Upworthy Collaborations is a name given to Upworthy's advertising partnerships with corporations. It includes native ads, and articles that its advertising partners underwrite.[29][30] It is selective with the organisations it collaborates with and states that "We draw a line on greenwashing".[31] Upworthy states that it wishes to work with corporations who have a common mission and similar values. Peter Koechley said on the topic "We won’t take an ad from Exxon claiming to be good for the environment, but Skype claiming they help people communicate—that seems about right".[30][32] It has attracted prominent brands such as Unilever, Skype, CoverGirl and charities such as the Bill and Melinda Gates Foundation.[29][33][34][35]

Events[edit]

Upworthy has held events to advertise itself as well as getting new ideas from the public about the new media and Internet.

  • 10 March 2014: Upworthy Co-Founder Eli Pariser discussed viral content and robots with New York Times columnist David Carr at SXSW.
  • 22 June 2013: NN13: 10 Secret Ways To Make Your Stuff Maybe Go Viral If You Are Really Lucky
  • 6 April 2013: The Title Of This Session Matters More Than My Talk

References[edit]

  1. ^ "The woman behind Upworthy's viral explosion". Retrieved 16 October 2014. 
  2. ^ Carr, David (March 26, 2012), "New Site Wants to Make the Serious as Viral as the Shallow", The New York Times, retrieved April 11, 2012 
  3. ^ a b Pilkington, Ed (March 26, 2012), "New media gurus launch Upworthy – their 'super-basic' internet start-up", The Guardian, retrieved April 11, 2012 
  4. ^ Gannes, Liz (March 26, 2012), Viral With a Purpose? Upworthy Finds Serious Web Content Worth Sharing., AllThingsD, retrieved April 11, 2012 
  5. ^ a b "Viral Content with a Liberal Bent", The New York Times, retrieved March 12, 2014 
  6. ^ How Upworthy Used Emotional Data To Become The Fastest Growing Media Site of All Time | Fast Company | Business + Innovation
  7. ^ Corcoran, Liam. "Top Social Publishers August 2013: Sharing way up for all publishers, and BuzzFeed on Top". blog.newswhip.com. NewsWhip. Retrieved 23 October 2014. 
  8. ^ Corcoran, Liam. "Top Social Publishers 2013". blog.newswhip.com. NewsWhip. Retrieved 23 October 2014. 
  9. ^ Why Are Upworthy Headlines Suddenly Everywhere? - Robinson Meyer - The Atlantic
  10. ^ We Don’t Hear Enough From Native American Voices. Here’s An Inspiring Message From One
  11. ^ Someone Gave Some Kids Some Scissors. Here’s What Happened Next
  12. ^ Read this to find out how Upworthy's awful headlines changed the web | Media | The Guardian
  13. ^ Create Your Own Overly Emotional, Click-Baiting Headline With the Upworthy Generator | Adweek
  14. ^ "Upworthy Used to Have Huge Traffic. What Happened Next Will Blow Your Mind". TechnologyTell. 2014-02-11. Retrieved 2014-06-16.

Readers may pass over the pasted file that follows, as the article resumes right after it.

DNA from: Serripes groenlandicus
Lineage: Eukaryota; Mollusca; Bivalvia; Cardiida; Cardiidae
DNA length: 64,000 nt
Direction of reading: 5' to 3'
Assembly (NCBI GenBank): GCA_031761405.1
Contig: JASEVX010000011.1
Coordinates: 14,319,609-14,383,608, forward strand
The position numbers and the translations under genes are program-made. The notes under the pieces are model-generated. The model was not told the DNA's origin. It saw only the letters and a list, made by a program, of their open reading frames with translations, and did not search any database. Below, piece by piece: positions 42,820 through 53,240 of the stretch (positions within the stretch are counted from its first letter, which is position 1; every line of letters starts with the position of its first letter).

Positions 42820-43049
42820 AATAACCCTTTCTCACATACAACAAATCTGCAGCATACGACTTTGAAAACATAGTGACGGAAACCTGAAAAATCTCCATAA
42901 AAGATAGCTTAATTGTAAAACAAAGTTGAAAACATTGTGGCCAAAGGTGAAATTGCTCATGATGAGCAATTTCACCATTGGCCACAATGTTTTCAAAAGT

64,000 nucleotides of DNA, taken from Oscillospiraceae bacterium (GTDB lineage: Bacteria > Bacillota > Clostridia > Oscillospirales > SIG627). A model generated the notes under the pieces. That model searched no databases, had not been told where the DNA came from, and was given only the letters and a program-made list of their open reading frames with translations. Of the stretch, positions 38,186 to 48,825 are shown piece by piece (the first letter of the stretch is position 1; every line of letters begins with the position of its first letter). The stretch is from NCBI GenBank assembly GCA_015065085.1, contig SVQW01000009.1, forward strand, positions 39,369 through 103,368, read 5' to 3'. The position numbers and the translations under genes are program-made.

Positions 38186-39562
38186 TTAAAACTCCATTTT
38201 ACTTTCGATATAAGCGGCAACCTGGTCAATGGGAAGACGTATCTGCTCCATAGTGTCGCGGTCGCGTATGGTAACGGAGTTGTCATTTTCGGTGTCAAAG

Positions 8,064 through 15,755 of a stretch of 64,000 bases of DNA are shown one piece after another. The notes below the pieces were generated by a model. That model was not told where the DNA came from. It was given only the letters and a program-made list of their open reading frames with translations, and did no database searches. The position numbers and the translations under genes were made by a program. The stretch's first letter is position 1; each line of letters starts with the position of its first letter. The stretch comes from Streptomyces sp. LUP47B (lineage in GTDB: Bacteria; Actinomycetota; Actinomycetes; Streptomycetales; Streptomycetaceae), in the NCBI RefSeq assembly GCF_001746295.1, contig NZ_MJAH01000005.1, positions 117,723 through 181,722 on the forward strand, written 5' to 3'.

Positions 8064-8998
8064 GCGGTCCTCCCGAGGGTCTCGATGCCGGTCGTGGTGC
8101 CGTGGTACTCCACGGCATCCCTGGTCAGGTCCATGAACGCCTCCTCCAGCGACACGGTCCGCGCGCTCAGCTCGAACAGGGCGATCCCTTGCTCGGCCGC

15. ^ The Rise Of Clickbait Spoilers: Bloggers Expose What’s Behind Upworthy’s Histrionic Headlines
  16. ^ Levy, Nicole - Once the web’s fastest growing aggregator, Upworthy pivots
  17. ^ "Oct 16, 2012: Upworthy - Funding RoundVenture - CrunchBase". Retrieved 21 December 2014. 
  18. ^ "Upworthy Raises $4M for Aggregating Virals That Aren't Cat Videos - Liz Gannes - Media - AllThingsD". AllThingsD. Retrieved 21 December 2014. 
  19. ^ "Sep 16, 2013: Upworthy - Funding Round - Series A - CrunchBase". Retrieved 21 December 2014. 
  20. ^ a b "About Us". Upworthy: Things that matter. Pass 'em on. Retrieved 21 December 2014. 
  21. ^ Mackenzie Weinger. "The anti-politics of ‘Upworthy’". POLITICO. Retrieved 21 December 2014. 
  22. ^ James Ball. "Read this to find out how Upworthy's awful headlines changed the web". the Guardian. Retrieved 21 December 2014. 
  23. ^ Burstein, David. "How Upworthy Makes Social Change Pop Online Like Cat Videos". Fast Company. Fast Company & Inc, Mansueto Ventures LLC. Retrieved 28 May 2015. 
  24. ^ http://legalinsurrection.com/2013/02/upworthy-or-how-we-are-losing-the-internet-to-lowest-of-low-information-young-liberals/
  25. ^ Jeff Bercovici (23 June 2014). "A New Weapon In Upworthy's Unlikely War On Clickbait". Forbes. Retrieved 21 December 2014. 
  26. ^ "About Us". Upworthy: Things that matter. Pass 'em on. Retrieved 21 December 2014. 
  27. ^ "Upworthy". YouTube. Retrieved 21 December 2014. 
  28. ^ "Upworthy’s Sponsored Posts Are Crushing Their Regular Editorial. Here’s Why.". Retrieved 21 December 2014. 
  29. ^ a b "Upworthy Wants to Run Native Ads that Make You Feel Good - Special: Digital Conference - Advertising Age". 1 April 2014. Retrieved 21 December 2014. 
  30. ^ a b "Our Mission Is Huge. Here's How We're Building The... - Upworthy Insider". Upworthy Insider. Retrieved 21 December 2014. 
  31. ^ "About Paid Content". Upworthy: Things that matter. Pass 'em on. Retrieved 21 December 2014. 
  32. ^ http://www.nytimes.com/2013/10/14/business/media/upworthys-viral-content-with-a-liberal-bent-is-taking-off.html?pagewanted=all&_r=0
  33. ^ "All 7 Billion". Upworthy: Things that matter. Pass 'em on. Retrieved 21 December 2014. 
  34. ^ Derek Thompson (14 November 2013). "Upworthy: I Thought This Website Was Crazy, but What Happened Next Changed Everything". The Atlantic. Retrieved 21 December 2014. 
  35. ^ "How Upworthy gets its branded content to outperform editorial". Digiday. Retrieved 21 December 2014.